Los Angeles Slang

by Jane Ellis, an AOL Travel ContributorPosted Oct 4th 2010 09:53 PM

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Los Angeles Slang

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Los Angeles local language is heavily influenced by two things, the beach and Hollywood. The pronunciation of many of L.A.'s locations and street names, on the other hand, is heavily influenced by the Spanish language. If you're visiting L.A. and don't want to appear a tourist, keep these L.A-isms or Los Angeles slang terms in mind as you explore the many wonders of "LaLa Land." Pronounce it right.

Nothing will make you look more like a tourist than pronouncing major thoroughfares such as La Cienega and Sepulveda the wrong way. Your best tip for trying to say L.A. street or city names is if they look Spanish, use the Spanish pronunciation of the vowel. For example, "A" is "ah," "E" is "eh," "O" is "oh," "I" is a long "e" sound, and "U" is "oo" like in cool. "J" is pronounced with an H sound, like Juan.

The street name, "La Cienega," is pronounced La See-en-eh-ga. "Sepulveda" is pronounced Seh-pul-veh-da, with the "pul" rhyming with dull. You will elicit grimaces or puzzled looks if you call it Sep-ole-vee-dah. As for "La Tijera," it is pronounced La Ti-he-rah.

Know your locations.

Los Angeles County is divided by its inhabitants into several geographic locations. Two that may sound similar are "South Central" and the "South Bay." South Central, also known as "South L.A.," encompasses the area just south of the city of Los Angeles and includes places like Watts and Compton. This area has been made infamous in numerous rapper songs.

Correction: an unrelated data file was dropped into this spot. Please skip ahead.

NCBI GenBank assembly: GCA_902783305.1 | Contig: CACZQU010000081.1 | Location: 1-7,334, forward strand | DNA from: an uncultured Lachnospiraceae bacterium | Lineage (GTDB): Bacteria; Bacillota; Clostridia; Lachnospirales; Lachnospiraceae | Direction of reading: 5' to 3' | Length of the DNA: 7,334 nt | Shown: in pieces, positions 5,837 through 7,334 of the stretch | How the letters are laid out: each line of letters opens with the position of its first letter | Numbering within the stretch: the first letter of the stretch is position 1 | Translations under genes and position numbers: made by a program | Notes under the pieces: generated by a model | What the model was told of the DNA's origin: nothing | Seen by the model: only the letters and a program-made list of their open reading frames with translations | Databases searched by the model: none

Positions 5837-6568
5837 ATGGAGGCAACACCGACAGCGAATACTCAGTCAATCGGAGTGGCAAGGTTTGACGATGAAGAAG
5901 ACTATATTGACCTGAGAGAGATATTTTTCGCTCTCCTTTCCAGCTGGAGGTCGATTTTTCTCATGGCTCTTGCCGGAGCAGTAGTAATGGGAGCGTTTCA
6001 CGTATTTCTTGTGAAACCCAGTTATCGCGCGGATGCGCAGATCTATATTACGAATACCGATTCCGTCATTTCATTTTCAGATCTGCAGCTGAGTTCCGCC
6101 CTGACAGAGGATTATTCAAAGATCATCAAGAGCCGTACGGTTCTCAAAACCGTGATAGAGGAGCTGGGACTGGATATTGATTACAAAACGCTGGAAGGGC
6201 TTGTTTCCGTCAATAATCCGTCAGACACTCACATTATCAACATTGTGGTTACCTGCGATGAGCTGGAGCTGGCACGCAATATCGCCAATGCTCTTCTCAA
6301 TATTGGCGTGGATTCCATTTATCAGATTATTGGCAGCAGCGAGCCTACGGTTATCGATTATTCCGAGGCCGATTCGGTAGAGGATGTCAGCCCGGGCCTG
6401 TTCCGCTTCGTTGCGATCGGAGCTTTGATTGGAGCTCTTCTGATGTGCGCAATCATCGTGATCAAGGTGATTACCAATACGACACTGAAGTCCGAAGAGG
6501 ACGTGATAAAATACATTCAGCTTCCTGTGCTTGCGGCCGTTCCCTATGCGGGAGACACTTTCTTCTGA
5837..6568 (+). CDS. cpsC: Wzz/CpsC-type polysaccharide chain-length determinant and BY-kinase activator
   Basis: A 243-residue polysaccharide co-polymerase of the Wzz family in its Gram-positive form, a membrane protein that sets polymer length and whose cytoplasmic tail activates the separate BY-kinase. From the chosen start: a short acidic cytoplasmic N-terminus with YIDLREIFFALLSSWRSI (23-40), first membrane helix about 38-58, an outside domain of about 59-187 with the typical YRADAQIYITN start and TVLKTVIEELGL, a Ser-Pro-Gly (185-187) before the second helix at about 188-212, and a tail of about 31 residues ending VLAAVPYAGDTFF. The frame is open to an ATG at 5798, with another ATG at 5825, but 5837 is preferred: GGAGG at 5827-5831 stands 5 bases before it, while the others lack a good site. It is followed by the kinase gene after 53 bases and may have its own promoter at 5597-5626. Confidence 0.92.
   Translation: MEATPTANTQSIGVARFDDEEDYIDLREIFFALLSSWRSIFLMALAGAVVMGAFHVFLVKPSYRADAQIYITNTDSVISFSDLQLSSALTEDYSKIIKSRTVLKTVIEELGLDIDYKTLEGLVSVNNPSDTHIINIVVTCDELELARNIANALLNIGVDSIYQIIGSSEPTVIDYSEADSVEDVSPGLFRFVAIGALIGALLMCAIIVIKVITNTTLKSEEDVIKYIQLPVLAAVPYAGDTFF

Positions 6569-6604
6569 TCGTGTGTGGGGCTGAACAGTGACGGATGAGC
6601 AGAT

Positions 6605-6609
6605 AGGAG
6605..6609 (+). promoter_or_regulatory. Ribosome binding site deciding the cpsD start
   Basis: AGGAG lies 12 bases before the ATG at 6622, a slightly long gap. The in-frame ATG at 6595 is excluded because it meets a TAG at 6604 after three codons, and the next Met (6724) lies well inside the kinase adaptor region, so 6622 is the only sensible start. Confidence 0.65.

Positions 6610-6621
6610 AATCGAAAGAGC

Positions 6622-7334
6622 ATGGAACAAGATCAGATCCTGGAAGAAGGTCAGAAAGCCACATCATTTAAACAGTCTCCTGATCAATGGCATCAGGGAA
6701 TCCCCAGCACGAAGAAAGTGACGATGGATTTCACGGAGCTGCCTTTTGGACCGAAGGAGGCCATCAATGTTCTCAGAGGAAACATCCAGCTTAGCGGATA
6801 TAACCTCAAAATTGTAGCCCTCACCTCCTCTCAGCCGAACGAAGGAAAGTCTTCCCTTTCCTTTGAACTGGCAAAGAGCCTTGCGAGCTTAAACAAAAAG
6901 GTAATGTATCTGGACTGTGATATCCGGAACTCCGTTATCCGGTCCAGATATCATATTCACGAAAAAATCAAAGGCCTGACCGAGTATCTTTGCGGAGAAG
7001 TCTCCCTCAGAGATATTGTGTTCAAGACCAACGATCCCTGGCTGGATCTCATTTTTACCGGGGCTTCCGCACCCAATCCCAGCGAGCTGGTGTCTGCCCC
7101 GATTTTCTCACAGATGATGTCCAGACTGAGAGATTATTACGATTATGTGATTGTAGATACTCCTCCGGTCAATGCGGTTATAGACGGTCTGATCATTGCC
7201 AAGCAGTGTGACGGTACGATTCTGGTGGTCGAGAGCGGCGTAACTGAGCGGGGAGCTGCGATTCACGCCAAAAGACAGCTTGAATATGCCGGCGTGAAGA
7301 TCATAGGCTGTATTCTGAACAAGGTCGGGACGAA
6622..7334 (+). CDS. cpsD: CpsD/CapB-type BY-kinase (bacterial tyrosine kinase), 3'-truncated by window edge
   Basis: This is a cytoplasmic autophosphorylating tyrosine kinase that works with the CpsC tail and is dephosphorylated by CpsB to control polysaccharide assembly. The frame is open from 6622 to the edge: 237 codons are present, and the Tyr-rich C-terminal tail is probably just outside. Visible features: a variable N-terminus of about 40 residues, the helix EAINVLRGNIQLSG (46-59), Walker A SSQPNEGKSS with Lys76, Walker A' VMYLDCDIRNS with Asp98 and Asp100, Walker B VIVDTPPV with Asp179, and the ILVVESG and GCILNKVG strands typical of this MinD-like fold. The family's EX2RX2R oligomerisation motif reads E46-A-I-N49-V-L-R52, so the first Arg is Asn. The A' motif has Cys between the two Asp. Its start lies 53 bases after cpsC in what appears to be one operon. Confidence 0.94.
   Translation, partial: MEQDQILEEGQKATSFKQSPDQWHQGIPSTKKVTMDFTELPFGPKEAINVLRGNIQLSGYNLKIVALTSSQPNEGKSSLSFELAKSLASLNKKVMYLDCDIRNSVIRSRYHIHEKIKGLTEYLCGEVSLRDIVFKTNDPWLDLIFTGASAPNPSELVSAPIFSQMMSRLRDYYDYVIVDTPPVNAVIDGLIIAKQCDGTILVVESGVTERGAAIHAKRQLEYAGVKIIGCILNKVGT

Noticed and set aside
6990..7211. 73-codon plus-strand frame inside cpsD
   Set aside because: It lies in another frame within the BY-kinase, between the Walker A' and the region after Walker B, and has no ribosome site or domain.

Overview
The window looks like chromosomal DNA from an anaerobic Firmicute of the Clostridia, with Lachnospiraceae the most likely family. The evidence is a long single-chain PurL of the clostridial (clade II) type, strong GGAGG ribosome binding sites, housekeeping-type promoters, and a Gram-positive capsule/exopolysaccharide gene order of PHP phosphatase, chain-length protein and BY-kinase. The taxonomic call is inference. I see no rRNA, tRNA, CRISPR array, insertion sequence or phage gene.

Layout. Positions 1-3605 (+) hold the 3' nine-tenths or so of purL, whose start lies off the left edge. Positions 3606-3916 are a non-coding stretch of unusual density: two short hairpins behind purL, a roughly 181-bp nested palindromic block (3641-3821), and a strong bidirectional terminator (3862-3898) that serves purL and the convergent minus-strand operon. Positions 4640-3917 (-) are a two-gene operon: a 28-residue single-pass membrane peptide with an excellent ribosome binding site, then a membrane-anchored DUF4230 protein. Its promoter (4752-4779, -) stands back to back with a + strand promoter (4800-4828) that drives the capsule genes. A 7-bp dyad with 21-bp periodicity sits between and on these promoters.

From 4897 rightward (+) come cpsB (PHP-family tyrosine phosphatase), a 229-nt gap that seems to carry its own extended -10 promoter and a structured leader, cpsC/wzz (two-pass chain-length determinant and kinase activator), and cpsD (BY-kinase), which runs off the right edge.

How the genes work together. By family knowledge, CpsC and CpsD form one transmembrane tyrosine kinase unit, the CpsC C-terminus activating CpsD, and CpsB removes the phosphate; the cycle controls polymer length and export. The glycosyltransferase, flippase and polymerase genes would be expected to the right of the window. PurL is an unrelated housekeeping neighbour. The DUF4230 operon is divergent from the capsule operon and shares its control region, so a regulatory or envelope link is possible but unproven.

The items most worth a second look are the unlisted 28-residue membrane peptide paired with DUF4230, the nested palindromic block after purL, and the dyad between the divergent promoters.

The South Bay, on the other hand, encompasses the beaches and cities that run along the coast from upscale Palos Verdes (known in Los Angeles local slang as "PV") to the city of El Segundo. If someone tells you to go to either the South Bay or South Central, it is important that you don't end up in the wrong area.

Know your L.A. street slang.

Driving around L.A. requires some knowledge of Los Angeles slang as it refers to its roads. For instance, "PCH" may sound like a drug, but it is not. It is actually short for Pacific Coast Highway, a major north-south route that runs along the coast. As for freeways, L.A. local lingo usually refers to them by their numbers. For instance, people may tell you to take the "405" to the Valley. The 405 is the San Diego Freeway.

Other freeway names you should know in L.A. include the Harbor Freeway or the "110," the Golden State Freeway or "5," the Long Beach Freeway or "710" and the Foothill Freeway or "210." Just to make things a little more confusing, the "10" is known as the "Santa Monica Freeway" until it hits the East L.A. interchange, and then it becomes known as the "San Bernardino Freeway," and a portion of the "Hollywood Freeway" south of L.A. is "101," while north of L.A. it's "170."

SigAlert is not a smoking break.

Unless you've lived in or been to California, chances are you've never heard of a "SigAlert," unless you hang out with a smoker. On the other hand, people who live in L.A. probably hear this term at least two to three times a day on the radio or television. When you do, relax, you aren't going anywhere.

The California Highway Patrol declares a "SigAlert" if a lane of traffic will be closed for more than 30 minutes for an unplanned reason such as an accident or truck spill. The term is supposedly named after radio executive, Lloyd C. Sigmon, who developed a receiver in 1955 that allowed the CHP to broadcast its traffic alerts to radio stations. The receivers bore the stamp "SigAlert" on their sides.